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Why the USA can achieve greater success in Afghanistan than the USSR ("World Politics Review", USA)

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Why the USA can achieve greater success in Afghanistan than the USSR ("World Politics Review", USA)If we take the 7 October 2001 of the year, when American troops first invaded the country, as a point of reference for the American war in Afghanistan, today it lasts longer than the failed Soviet operation in the 1980. At the NATO summit, which was held on November 20 in Lisbon, the US government decided to continue the fighting in Afghanistan, at least until the 2014 year. One of the high-ranking representatives of the American authorities even called this “expected date of the withdrawal of troops” “only desirable.”

Opponents of the continuation of the large-scale American operation in Afghanistan, aimed at suppressing unrest within the country, refer to the failed attempt of the Soviet armed forces to suppress the Afghan insurgency in the 1980s as a sure sign that the United States will face similar difficulties today. Of course, these two operations have sad similarities. For example, the Soviet Union tried to transform Afghanistan into a socialist state and viewed the war through the prism of its Marxist-Leninist ideology. Therefore, he never understood what the Mujahid opposition could be attractive for, which supported what the USSR considered reactionary politics. Similarly, some representatives of the American authorities initially hoped to rebuild Afghanistan according to Western liberal-democratic principles, which could well not meet local conditions.

Some opponents of the current American military operation are in favor of a full and early withdrawal of American troops, but most still support the idea of ​​a smaller American military presence in order to conduct counter-terrorist operations. In this case, it would be mainly about attacks by American unmanned aircraft aimed at persons suspected of terrorist activities in Afghanistan and Pakistan, as well as on limited special forces operations in these countries. At the same time, American troops would have to avoid clashes with the forces of the Taliban, whose goals do not go beyond the overthrow of the Afghan government.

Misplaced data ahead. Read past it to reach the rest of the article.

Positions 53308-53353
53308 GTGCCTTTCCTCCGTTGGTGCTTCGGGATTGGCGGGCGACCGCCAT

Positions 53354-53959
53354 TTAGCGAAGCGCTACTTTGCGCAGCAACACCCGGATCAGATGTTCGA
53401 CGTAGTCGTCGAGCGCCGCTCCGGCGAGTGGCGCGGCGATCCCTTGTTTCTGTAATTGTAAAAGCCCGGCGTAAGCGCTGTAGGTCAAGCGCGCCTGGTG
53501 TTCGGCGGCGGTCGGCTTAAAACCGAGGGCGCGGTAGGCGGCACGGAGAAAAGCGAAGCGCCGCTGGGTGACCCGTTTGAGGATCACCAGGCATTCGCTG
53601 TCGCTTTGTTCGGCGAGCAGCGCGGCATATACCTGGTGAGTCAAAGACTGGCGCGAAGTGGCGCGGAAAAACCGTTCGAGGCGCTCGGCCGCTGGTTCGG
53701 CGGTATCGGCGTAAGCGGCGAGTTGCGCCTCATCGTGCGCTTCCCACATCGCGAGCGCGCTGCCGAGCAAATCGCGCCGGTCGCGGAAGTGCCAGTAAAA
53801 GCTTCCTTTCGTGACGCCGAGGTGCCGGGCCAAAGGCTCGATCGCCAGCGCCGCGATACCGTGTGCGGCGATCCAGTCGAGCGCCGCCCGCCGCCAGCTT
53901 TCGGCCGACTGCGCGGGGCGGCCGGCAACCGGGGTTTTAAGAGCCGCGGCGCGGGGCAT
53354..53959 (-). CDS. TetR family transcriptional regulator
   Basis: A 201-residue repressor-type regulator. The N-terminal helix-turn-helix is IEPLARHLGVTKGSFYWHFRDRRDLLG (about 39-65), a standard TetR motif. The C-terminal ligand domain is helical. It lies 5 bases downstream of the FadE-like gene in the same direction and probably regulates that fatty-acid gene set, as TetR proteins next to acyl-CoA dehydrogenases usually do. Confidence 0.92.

A few weeks ago, two influential analytical organizations - the Council on Foreign Relations (CFR) and the Center for American Progress (CAP) - published reports on the situation in Afghanistan, which support the approach of reducing the scale of the Afghan war, and approves , that the money spent on the war, exceeded the value of goals.

The report of an independent expert group sponsored by the CFR called on the Obama administration to use the review of the Afghan strategy, which was released in November to soberly assess how successfully the anti-insurgency approach proved to be in Afghanistan. As stated in the report, if the review states that this approach was not successful, then “a more significant reduction in the scale of the military mission is guaranteed.” The CFR report recommends trying to shift the burden of war onto the shoulders of other coalition partners, as well as striving for political reforms, national harmony and the development of regional diplomacy. The report’s authors argue that instead of allowing the current Afghan government to negotiate peace with the Taliban insurgents, as is being done today, Washington should begin to play a prominent role in stimulating large-scale reform, as well as in the process of national reconciliation Mediated by the United States. They also advocate that the US continue to expand and improve the Afghan army and police, as well as assist in the development of the Afghan economy, especially the resource-producing and agricultural sectors, in order to rid the country of the need for international assistance.

As in the CFR report, the CAP authors argue that the top echelons of American politics are paying excessive attention to Afghanistan and allocating an excessive amount of resources for it, given that, according to the authors, the US interest in winning this war is very limited. They call for a reduction in the size of the US military presence and an increase in efforts to create a favorable political and diplomatic structure that is necessary for long-term stability in Afghanistan. Conditions for such stability include “a comprehensive settlement of the conflict in the country, the development of the Afghan state to reduce its dependence on external support, and assistance in reaching an international diplomatic agreement between neighbors and regional partners of Afghanistan.” In the event that the Afghan government does not move towards settling the conflict with its opponents and carry out the necessary political reforms, the authors recommend that the United States speed up the withdrawal of its troops from the country and immediately cut back on all other support.